Objective: This study was designed to evaluate the usage patterns of portable listening device (PLD) listeners, and the relationships between self-report measures and long-term dosimetry measures of listening habits.
Design: This study used a descriptive correlational design.
Study sample: Participants (N = 52) were 18-29 year old men and women who completed surveys. A randomly assigned subset (N = 24) of participants had their listening monitored by dosimetry for one week.
Results: Median weekly noise doses reported and measured through dosimetry were low (9-93%), but 14.3% of participants reported exceeding a 100% noise dose weekly. When measured by dosimetry, 16.7% of participants exceeded a 100% noise dose weekly. The self-report question that best predicted the dosimetry-measured dose asked participants to report listening duration and usual listening level on a visual-analog scale.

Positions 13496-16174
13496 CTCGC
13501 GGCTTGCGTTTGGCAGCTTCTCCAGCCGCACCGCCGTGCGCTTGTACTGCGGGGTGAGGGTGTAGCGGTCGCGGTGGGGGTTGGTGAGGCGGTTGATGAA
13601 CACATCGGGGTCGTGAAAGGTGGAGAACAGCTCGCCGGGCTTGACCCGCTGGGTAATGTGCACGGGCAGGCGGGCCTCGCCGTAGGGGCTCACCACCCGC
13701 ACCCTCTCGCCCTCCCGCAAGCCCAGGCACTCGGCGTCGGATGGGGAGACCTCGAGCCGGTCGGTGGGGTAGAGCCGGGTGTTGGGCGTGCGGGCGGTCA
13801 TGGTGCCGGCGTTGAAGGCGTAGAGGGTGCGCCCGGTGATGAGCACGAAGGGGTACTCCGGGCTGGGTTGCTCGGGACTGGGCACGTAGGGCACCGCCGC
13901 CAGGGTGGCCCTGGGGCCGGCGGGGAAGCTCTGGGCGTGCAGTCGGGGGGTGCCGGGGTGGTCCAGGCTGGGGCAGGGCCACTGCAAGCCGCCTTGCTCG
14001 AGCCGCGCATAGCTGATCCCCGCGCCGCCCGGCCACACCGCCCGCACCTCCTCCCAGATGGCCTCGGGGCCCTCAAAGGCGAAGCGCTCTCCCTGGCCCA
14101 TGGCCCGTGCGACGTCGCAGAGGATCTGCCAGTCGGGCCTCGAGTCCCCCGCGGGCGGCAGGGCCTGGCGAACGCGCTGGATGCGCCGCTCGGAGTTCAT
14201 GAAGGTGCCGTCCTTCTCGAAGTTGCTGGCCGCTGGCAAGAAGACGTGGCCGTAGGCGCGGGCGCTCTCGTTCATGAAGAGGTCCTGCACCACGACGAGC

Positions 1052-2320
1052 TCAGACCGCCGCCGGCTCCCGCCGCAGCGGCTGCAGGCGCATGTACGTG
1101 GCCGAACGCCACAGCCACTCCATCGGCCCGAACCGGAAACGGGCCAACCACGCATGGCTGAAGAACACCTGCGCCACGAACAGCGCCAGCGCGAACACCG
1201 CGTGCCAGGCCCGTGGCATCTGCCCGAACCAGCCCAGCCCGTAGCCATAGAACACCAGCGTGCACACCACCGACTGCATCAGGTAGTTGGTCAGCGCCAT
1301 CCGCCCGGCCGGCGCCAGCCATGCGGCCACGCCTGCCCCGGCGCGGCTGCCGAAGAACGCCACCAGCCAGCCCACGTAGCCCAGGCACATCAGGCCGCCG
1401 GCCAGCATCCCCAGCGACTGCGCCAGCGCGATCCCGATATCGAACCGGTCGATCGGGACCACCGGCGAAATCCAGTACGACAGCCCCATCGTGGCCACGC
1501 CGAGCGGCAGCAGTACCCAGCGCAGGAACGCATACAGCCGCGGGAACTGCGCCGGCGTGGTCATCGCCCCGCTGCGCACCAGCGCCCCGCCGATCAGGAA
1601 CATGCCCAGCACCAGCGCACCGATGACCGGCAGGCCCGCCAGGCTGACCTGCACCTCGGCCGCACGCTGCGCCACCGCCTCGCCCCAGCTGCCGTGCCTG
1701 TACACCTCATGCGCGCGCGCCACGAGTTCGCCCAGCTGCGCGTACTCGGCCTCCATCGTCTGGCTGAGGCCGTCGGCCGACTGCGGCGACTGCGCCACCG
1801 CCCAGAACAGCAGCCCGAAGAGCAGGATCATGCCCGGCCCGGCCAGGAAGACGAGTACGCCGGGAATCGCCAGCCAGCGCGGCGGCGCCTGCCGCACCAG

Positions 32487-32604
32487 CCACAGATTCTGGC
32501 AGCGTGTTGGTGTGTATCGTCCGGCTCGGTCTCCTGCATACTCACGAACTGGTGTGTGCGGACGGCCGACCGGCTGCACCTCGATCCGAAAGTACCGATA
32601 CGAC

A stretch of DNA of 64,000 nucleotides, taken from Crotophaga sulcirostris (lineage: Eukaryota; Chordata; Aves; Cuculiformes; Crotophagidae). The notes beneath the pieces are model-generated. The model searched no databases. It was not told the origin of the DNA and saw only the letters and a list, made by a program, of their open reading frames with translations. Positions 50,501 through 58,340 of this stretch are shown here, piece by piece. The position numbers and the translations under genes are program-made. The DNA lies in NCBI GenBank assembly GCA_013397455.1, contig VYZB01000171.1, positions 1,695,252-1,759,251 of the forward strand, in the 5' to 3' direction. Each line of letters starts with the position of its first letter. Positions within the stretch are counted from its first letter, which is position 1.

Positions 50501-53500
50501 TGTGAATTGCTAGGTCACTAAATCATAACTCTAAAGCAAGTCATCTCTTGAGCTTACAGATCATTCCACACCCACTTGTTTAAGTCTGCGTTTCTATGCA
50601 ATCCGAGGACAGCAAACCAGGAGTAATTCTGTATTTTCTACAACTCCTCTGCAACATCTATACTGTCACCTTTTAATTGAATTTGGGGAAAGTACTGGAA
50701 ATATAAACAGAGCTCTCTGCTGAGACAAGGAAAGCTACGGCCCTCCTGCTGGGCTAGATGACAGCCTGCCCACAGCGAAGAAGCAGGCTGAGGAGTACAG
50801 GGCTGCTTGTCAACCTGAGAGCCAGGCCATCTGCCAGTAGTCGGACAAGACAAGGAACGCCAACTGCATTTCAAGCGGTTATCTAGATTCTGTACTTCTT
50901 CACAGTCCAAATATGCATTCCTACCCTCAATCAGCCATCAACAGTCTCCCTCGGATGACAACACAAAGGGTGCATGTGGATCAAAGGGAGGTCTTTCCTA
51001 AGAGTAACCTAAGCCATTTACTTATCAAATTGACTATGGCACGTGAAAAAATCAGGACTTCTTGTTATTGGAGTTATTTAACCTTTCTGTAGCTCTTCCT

Conclusions: This study reports a novel dosimetry system that can provide accurate measures of PLD use over time. When not feasible, though, the self-report question described could provide a useful research or clinical tool to estimate exposure from PLD use. Among the participants in this study, a small but substantial percentage of PLD users incurred exposure from PLD use alone that increases their risk of music-induced hearing loss.